Since the beginning of 2020, The UPS Foundation has allocated more than $21.5 million to leading relief organizations to aid in the fight against COVID-19, and to address the sustainability of local communities and the non-profit organizations that serve them. Our coronavirus support is focused on getting personal protection equipment to healthcare providers and first responders, addressing food security challenges in local communities, supporting unique education needs, and providing support to enhance the financial sustainability of families and businesses. 

Q2: This is a fast-moving situation and the needs are evolving every day. What are the some of the immediate needs that you’re seeing in communities and how can businesses help? 

This is an “all hands on deck” scenario, and we’re using our logistics expertise, our vast global network, and the strength and determination of our people to help get urgently needed relief items to the people who need them – especially the first responders and healthcare workers on the frontline.

We’re also supporting customers who have pivoted their businesses – sometimes entirely changing industries and business models. As an example, UPS’s strategic partner Fast Radius – and others, including the University of Louisville – are using 3D printers to print medical devices, such as face shields. Our ability to help customers create supply chain solutions to move and manage materials and get them to their final destination is enabling customers to rapidly stand up production sites with life-saving results.

During times of disaster, we also find that some of our most vulnerable populations are disproportionately affected. We continue to support human and civil rights-centered programs to empower individuals and help safeguard communities of all kinds. 

Q3: How is the coronavirus pandemic different than other disasters or crises you’ve responded to? Do you have any lessons learned or best practices you’d like to share with the larger business community as they navigate their response?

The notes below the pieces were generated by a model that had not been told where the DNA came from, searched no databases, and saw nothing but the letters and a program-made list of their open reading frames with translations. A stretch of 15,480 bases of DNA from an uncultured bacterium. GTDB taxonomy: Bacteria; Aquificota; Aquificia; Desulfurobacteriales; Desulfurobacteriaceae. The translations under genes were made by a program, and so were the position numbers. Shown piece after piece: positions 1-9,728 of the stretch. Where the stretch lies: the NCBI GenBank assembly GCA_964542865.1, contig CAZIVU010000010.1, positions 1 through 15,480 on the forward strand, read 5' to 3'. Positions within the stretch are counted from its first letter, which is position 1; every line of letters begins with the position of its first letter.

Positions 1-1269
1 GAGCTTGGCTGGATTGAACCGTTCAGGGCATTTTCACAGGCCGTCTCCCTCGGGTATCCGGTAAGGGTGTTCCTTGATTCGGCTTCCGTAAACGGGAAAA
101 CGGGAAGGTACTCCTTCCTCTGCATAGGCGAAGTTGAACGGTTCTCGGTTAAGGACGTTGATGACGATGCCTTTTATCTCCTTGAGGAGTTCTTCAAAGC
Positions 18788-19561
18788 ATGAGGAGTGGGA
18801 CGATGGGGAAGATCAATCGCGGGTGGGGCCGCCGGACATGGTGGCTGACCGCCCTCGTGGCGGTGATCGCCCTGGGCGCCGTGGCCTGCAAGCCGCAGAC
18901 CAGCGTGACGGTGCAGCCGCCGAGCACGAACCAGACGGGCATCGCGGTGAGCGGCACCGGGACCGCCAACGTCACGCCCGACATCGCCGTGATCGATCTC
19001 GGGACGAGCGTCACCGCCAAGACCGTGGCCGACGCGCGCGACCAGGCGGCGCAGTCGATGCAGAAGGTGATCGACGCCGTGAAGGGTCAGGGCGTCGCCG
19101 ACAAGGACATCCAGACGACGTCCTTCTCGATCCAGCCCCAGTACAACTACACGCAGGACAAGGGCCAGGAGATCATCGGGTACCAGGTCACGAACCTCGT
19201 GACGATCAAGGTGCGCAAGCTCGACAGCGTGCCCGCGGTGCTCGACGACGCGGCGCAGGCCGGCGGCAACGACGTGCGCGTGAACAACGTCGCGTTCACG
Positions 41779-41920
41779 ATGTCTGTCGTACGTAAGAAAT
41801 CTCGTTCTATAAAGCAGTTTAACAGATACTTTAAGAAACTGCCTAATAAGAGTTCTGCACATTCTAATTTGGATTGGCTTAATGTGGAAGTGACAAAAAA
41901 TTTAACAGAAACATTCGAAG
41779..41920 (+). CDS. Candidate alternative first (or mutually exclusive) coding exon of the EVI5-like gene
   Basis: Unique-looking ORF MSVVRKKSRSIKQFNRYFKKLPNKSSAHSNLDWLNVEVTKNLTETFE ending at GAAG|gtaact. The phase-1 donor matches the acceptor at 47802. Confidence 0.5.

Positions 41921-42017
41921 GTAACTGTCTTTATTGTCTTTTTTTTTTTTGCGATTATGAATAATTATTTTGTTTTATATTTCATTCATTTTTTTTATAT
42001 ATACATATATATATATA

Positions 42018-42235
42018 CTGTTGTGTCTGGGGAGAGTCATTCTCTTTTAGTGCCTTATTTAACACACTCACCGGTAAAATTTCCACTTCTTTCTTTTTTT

We’ve learned an incredible amount from working directly with relief organizations, and from the UPS logistics experts who have deployed to provide support on the front line of global disasters. 

We’ve learned that it’s important to be tuned in to what is actually needed, and that needs can change daily or even hourly. Too many times we’ve seen items shipped into disaster areas that are unneeded or even inappropriate – such as blankets shipped to a tropical location. These unnecessary items can slow the progress of the items that are actually needed. 

We’ve also learned that communication and coordination are critical to effective responses. We often provide support in coordination between large relief organizations and the smaller NGOs at the frontline receiving support. Collaboration between the private sector, government agencies and civil society is critical to finding fast, effective solutions. 

Q4: Are you working with any external partners? What is the value of partnerships particularly in emergencies like this?